Regulators have come under fire by financial service providers in their submissions to the Financial System Inquiry, with the general view being that the system is “competitive but over-regulated, and may be uncompetitive in some internationally”.
Financial services providers also believe that regulators’ tools and expertise might need to be updated to deal with cyber security, online fraud and privacy.
Some regulators themselves believe the system works well, others are asking for more powers.
The inquiry is four months and recently completed a consultation process. The inquiry chairman David Murray attended almost 100 stakeholder events as well as receiving more than 270 submissions, and recognised a number of key themes.
Technology was identified as one of them. While Australia was praised for quickly adopting and adapting new products, submissions noted that the financial system and its regulatory structure need to adapt to the opportunities and risks presented by technology.
Submissions also highlighted product disclosures are falling behind technological innovation and the need for the adoption of technology to promote service standards to remote communities and support for those unable to access technology.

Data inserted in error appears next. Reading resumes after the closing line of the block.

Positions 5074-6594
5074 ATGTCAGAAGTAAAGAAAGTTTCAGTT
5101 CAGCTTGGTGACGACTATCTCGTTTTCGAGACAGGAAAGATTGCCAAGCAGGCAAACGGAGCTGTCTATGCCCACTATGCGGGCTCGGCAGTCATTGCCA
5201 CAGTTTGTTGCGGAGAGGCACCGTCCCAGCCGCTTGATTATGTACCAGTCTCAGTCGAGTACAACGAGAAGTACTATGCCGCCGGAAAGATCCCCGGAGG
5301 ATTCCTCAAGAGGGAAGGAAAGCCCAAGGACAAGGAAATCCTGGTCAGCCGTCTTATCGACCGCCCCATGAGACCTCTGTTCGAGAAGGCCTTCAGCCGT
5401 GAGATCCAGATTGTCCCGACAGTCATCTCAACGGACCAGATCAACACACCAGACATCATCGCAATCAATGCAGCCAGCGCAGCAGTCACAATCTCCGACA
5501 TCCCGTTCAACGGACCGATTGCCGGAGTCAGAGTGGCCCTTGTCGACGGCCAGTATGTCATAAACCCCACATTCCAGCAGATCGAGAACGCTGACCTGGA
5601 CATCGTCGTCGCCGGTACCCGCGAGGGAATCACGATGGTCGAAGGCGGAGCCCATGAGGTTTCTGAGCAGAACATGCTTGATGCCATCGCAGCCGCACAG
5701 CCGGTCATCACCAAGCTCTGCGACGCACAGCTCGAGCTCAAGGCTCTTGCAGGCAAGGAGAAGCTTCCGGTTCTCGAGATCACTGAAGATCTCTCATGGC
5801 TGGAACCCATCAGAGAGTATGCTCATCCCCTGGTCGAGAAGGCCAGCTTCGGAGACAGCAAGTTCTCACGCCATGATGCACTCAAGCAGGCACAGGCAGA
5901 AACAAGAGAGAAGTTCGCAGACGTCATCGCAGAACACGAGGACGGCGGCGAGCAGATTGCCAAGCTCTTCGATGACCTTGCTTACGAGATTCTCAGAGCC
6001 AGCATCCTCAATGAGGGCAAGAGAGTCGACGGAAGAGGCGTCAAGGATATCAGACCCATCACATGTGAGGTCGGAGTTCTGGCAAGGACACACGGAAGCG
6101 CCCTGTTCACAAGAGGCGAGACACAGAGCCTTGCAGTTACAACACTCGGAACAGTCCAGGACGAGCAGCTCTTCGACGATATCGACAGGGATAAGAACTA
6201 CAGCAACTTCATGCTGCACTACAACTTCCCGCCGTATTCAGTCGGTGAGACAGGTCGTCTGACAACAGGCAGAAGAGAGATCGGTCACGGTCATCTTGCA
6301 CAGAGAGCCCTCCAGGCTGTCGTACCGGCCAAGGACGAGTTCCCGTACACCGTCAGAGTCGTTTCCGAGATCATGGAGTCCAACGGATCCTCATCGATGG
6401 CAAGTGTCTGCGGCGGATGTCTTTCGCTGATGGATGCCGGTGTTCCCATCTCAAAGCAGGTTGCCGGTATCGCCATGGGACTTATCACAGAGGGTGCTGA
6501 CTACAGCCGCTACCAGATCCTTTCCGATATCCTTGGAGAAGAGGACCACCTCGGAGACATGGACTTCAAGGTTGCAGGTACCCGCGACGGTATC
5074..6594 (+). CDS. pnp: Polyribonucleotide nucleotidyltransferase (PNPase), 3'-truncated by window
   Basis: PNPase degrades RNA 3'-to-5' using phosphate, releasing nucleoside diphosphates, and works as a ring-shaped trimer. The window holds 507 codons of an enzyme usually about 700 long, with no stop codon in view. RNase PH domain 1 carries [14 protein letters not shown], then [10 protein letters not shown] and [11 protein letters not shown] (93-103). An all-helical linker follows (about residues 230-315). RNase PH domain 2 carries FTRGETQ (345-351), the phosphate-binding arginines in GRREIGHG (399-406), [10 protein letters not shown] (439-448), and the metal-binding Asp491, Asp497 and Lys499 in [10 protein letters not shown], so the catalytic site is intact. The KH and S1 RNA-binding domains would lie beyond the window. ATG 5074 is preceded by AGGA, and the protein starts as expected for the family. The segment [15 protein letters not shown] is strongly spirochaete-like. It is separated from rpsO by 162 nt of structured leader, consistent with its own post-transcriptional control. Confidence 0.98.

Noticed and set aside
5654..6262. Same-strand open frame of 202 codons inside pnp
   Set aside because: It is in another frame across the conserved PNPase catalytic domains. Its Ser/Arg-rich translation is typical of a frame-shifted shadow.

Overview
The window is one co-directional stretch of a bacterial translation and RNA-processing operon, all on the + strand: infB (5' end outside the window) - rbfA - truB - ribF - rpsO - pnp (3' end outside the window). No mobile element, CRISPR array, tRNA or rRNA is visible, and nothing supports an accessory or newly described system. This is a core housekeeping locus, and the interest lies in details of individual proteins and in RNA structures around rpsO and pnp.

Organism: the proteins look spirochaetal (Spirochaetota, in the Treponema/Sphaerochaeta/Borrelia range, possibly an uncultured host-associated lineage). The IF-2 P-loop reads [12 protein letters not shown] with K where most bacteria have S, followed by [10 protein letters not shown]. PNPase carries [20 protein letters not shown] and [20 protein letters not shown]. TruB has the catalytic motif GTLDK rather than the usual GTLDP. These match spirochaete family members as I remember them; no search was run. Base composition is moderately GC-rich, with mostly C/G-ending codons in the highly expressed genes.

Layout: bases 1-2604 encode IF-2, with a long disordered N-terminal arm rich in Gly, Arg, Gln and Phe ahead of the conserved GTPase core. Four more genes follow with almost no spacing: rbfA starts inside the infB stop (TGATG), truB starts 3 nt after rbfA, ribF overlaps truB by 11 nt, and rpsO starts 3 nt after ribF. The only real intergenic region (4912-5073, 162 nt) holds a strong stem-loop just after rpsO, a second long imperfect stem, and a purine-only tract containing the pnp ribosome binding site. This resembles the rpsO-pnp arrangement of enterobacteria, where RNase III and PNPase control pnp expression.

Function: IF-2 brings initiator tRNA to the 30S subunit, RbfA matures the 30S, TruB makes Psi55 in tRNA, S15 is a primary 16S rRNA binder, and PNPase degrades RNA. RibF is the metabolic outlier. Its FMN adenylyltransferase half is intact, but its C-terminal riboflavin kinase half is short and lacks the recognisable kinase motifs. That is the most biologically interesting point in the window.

Small financial providers say they disadvantaged, and are asking the inquiry to “level the playing field” on regulation, competition and cost, especially in banking. Big business say the financial system is working well – through domestic bond markets could be a more active part of the capital structure.
“Overall, the most frequent issues raised were regulation, competition, consumer outcomes, ageing and super, banking and technology,” Murray said told the Australian Business Economists
. “We have spent the last few weeks reviewing, analysing and testing the submissions. We have more to do but have a very broad and deep database of empirics and ideas.”
Three fundamental issues are:
- Moral hazard- the expectation that government will stand behind the financial system to prevent or minimise loss;
- Potential consequences of current system settings for the flow of funds in the financial sector and the economy.
- Drivers of change – regional and demographic change, but especially technology and innovation.
“Responding to these issues will require us to balance objectives of the system, and find trade-offs between efficiency, stability, reliability, fairness and accessibility,” Murray said. “It will require policy decisions about appropriate allocation of risk throughout the system.”
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